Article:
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11 Movies That Totally Betray the Books They're Based On
written by Sam Greenspan

The adaptation from book to movie is inordinately difficult. Stray too far from the source material (like many on this list below), and you've just reiterated that longstanding bias that film is an inferior and less sophisticated medium than literature. Stay too close to the source material and you've got a three-hour marathon lacking nuance or creative vision. It's virtually impossible to win.

I'm not sure of the best approach, but it's pretty clear what the worst approach is: Making a movie that's completely contrary to its book. Maybe it's taking a thoughtful ending and sanitizing it into a happy Hollywood ending. Maybe it's totally missing the major theme of the book and inventing a different one. Or maybe it's just taking the name of the book and slapping it on some completely unrelated movie. None of these scenarios is a good one, yet they happen over and over and over.

Here are 11 movies that totally betray the books they're based on...
  1. Starship Troopers.



    Book: Heroic soldiers take on the noble cause of justifiably protecting humanity from an alien bug attack, learning in the process the value of earning citizenship through participating in the necessity that is war.

    Movie: South American Aryan fascists provoke then slaughter alien bugs and are probably in the wrong in doing so, earning citizenship through participating in an unnecessary war.

  2. I Am Legend.



    Book: The vampires (yes, vampires), now forming a viable society on Earth, eventually kill Robert Neville because he was murdering them for no reason. He was a legend -- like the boogeyman.

    Movie: Robert Neville (unnecessarily) blows himself up to kill a bunch of zombies (yes, zombies), including one kinda intelligent one, allowing two uninfected humans to escape with the cure and meet up with others to rebuild human society. He will become a legend -- as a martyr who saved humanity.

  3. The Scarlet Letter.



    Book: Hester Prynne sees Reverend Dimmesdale die, completing her downward spiral into a tragic life. She eventually dies and is buried next to him, sharing a tombstone memorializing the scarlet "A."

    Movie (1995 version): Prynne and Dimmesdale run away to live happily ever after.

  4. World War Z.



    Book: A story featuring zombies called World War Z.

    Movie: A totally different story featuring zombies called World War Z.

  5. Breakfast at Tiffany's.



    Book: Holly Golightly loses her cat and heads to Argentina, continuing and (most likely) permanently ensuring her life as a boundless free spirit.

    Movie: Holly Golightly finds her cat and kisses her neighbor Paul, ostensibly abandoning her plans to leave for Brazil in order to finally settle down.

  6. The Count of Monte Cristo.



    Book: The moral of the story: Revenge will devour you, destroy you, and, even if you achieve it, will leave you alone, miserable, and ultimately unfulfilled.

    Movie: Revenge is awesome! You'll really stick it to your enemies, get your family back, get rich and live happily ever after. Gooooooo revenge!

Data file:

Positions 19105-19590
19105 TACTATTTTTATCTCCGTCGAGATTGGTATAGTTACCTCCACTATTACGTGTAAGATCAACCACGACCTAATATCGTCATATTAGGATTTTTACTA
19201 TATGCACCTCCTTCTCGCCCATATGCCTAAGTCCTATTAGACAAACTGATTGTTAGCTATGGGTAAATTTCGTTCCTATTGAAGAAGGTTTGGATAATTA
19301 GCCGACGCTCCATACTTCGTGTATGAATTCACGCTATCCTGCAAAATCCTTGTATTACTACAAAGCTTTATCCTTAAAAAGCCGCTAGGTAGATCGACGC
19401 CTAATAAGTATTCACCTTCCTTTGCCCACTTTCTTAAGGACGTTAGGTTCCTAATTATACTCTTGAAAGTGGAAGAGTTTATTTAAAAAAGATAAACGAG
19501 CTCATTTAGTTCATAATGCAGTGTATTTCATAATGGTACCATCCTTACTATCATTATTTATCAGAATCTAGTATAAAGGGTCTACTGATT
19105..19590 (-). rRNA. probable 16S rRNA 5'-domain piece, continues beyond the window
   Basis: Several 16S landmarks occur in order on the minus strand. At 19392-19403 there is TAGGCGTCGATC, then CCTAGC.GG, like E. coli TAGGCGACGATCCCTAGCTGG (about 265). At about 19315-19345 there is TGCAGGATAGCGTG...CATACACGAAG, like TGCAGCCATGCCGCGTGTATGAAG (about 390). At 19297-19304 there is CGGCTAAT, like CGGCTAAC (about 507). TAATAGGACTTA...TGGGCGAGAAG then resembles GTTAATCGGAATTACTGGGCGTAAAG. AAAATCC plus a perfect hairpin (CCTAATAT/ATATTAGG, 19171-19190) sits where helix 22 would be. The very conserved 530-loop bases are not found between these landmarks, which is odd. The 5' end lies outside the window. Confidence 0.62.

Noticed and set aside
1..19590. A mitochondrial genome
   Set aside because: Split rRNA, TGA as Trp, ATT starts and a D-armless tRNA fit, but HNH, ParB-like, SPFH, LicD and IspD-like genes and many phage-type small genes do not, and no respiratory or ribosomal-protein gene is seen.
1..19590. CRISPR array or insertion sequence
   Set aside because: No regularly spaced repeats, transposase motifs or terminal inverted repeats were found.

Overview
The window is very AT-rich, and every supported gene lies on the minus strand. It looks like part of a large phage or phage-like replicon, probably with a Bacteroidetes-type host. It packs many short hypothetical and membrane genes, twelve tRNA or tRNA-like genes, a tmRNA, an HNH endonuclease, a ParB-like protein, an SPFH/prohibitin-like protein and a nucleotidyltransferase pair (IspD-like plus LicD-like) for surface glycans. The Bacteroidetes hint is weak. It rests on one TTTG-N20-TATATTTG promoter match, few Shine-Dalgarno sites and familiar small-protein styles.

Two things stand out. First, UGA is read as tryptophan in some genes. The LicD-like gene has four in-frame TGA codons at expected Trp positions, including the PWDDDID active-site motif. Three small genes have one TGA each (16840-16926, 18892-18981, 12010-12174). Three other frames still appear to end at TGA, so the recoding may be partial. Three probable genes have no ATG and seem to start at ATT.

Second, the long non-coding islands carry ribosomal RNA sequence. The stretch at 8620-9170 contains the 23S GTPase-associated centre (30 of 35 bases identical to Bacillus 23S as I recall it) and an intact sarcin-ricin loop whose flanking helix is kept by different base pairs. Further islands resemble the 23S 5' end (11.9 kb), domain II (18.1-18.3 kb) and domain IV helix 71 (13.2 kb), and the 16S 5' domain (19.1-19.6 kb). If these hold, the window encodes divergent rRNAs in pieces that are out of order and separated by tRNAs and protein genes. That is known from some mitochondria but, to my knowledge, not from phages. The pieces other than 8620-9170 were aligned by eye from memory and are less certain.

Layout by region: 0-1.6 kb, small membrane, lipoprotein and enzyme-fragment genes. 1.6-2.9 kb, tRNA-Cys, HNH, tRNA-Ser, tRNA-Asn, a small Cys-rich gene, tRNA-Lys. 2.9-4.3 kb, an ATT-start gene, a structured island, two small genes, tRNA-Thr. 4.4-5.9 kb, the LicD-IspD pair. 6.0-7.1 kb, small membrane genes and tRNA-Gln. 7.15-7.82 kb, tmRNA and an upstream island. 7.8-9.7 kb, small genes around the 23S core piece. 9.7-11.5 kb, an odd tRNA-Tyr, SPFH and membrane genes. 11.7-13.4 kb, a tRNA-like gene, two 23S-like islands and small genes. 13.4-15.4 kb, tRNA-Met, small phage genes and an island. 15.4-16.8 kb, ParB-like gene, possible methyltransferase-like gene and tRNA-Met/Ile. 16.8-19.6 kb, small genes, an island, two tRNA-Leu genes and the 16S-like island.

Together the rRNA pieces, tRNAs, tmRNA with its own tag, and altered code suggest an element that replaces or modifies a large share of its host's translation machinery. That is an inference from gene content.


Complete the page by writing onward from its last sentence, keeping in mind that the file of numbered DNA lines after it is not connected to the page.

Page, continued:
7. A Clockwork Orange.



    Book: Alex matures and leaves his violent, psychotic tendencies in the past.

    Movie: Alex remains psychotic and ultraviolent.

  8. Forrest Gump.



    Book: "Bein' an idiot is no box of chocolates. People laugh, lose patience, treat you shabby. Now they say folks 'sposed to be kind to the afflicted, but let me tell you -- it ain't always that way." Thus the theme of a harder edged, more aware and even cynical Forrest. Also, Jenny lives, sans-AIDS, and doesn't have Forrest's child -- she has one with another man.

    Movie: "Life is like a box of chocolates: You never know what you're going to get." Thus the theme of an unpredictable life featuring a more naive, optimistic Forrest. Also, all the Jenny stuff.

  9. Red Alert / Dr. Strangelove or: How I Learned to Stop Worrying and Love the Bomb.



    Book: The world is not blown up.

    Movie: The world is blown up.

  10. The Dark Fields / Limitless.



    Book: Eddie, now tragically addicted to the brain-enhancing drug (MDT), takes the last of it in a cheap hotel room knowing it will kill him, because limitless power must have consequences. He also thinks the president appears to be on MDT

    Movie: Eddie uses his super brain power from the drug (NZT) to figure out how to keep it from killing him, because limitless power does not eventually yield consequences. He's happy, healthy, rich and running for the Senate.

  11. The Natural.



    Book: Roy takes a bribe to lose. He thinks differently of it during the game, when he learns Iris is pregnant with his child, but he splinters Wonderboy, thereby greatly affecting his ability. He strikes out to end the game. The news of his bribe comes out and he's instantly a pariah; his records are deleted fro history. His hubris and weak character (meaning his constitution, not literally him as a character) left him broken and forgotten.

    Movie: Roy hits a HOOOOMMMME RUUUUNNN.


This post was originally published on Friday, September 2, 2016 at 11:00:00 AM under the category Books.

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